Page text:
Social Development of the Young Child
In the center of a sandbox in a nursery school stood a steam shovel. Two boys were looking at the shovel when the teacher told them to "share" it and to "take turns." Within moments, the boys were fighting, and each one claimed that it was his turn. Although sharing and taking turns are familiar concepts to older children and adults, they are foreign to the young child.
The truth is that young children often regard toys as an extension of themselves. Asking them to share is like asking them to give away part of themselves. It is because children regard objects as parts of themselves that they get into such violent fights over toys. One of the achievements of the preschool years is the gradual breakdown of the identification of the self with things. This separation also helps the child appreciate objects in their own right and not as an extension of herself or of another child.
This differentiation is gradual, and teachers can help it along. We must begin by recognizing how important possessions are to children. Offering rewards for sharing, although a natural reaction, is not always helpful. It ignores the child's investment in the object. A more successful procedure is to acknowledge ownership or temporary possession. If a child, say, brings a truck to school, it is helpful to clearly label it with her name, perhaps with a placard that reads, "Mary's truck," When the toy is labeled in this way, the child is much more willing to share because it is clear that the truck is hers and will be returned. Often underlying a child's unwillingness to share is the very public loss of what she regards as part of herself.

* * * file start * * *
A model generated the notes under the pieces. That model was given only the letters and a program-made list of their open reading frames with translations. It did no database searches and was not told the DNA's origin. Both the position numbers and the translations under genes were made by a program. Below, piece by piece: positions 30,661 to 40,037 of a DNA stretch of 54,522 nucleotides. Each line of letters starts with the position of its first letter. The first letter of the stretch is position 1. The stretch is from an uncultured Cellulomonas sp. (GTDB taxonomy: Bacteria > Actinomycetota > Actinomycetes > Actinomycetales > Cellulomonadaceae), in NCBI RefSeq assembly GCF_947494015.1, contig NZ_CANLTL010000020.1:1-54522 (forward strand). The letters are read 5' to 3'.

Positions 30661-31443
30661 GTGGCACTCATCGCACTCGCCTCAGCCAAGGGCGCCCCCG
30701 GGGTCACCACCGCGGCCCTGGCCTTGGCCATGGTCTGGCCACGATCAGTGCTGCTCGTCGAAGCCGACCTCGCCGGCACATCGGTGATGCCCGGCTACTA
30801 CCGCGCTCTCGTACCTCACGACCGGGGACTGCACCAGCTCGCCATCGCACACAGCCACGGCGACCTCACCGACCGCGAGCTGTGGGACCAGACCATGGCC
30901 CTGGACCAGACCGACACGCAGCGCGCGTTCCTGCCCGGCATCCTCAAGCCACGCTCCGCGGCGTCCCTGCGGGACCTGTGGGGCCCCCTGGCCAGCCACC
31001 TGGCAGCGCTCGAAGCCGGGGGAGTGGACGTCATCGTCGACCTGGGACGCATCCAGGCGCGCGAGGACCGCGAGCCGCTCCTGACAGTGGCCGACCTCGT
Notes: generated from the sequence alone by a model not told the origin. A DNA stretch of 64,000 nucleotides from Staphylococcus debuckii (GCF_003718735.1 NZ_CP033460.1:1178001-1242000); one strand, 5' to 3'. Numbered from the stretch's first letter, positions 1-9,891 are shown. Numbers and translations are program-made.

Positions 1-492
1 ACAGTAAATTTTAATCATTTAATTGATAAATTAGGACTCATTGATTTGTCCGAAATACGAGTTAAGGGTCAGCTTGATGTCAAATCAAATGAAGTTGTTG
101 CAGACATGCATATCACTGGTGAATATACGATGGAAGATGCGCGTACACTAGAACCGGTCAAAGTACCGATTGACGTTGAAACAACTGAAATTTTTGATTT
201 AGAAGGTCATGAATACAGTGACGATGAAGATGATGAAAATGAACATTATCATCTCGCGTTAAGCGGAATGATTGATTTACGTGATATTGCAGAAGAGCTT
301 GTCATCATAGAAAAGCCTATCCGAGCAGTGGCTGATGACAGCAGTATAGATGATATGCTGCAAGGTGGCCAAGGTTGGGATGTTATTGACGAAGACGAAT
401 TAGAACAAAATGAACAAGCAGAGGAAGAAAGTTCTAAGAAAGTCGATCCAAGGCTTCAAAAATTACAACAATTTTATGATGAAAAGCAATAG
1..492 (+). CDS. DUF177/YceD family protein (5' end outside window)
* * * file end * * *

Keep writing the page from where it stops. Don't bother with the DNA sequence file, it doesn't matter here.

When my children were young, I spent a lot of time teaching them to share, to help them separate the self from things. When they got older, however, I found myself encouraging them not to share! One son was characteristically too generous. He sometimes loaned his toys to other children and did not ask for them back. One friend often borrowed his bike and then returned it scratched and dirty. As my children grew older, I tried to teach them that they had to be discriminating about whom they shared with. Learning about sharing, like so much in child development, must necessarily be relearned at older ages.
© ______ 1994, Merrill, an imprint of Pearson Education Inc. Used by permission. All rights reserved. The reproduction, duplication, or distribution of this material by any means including but not limited to email and blogs is strictly prohibited without the explicit permission of the publisher.
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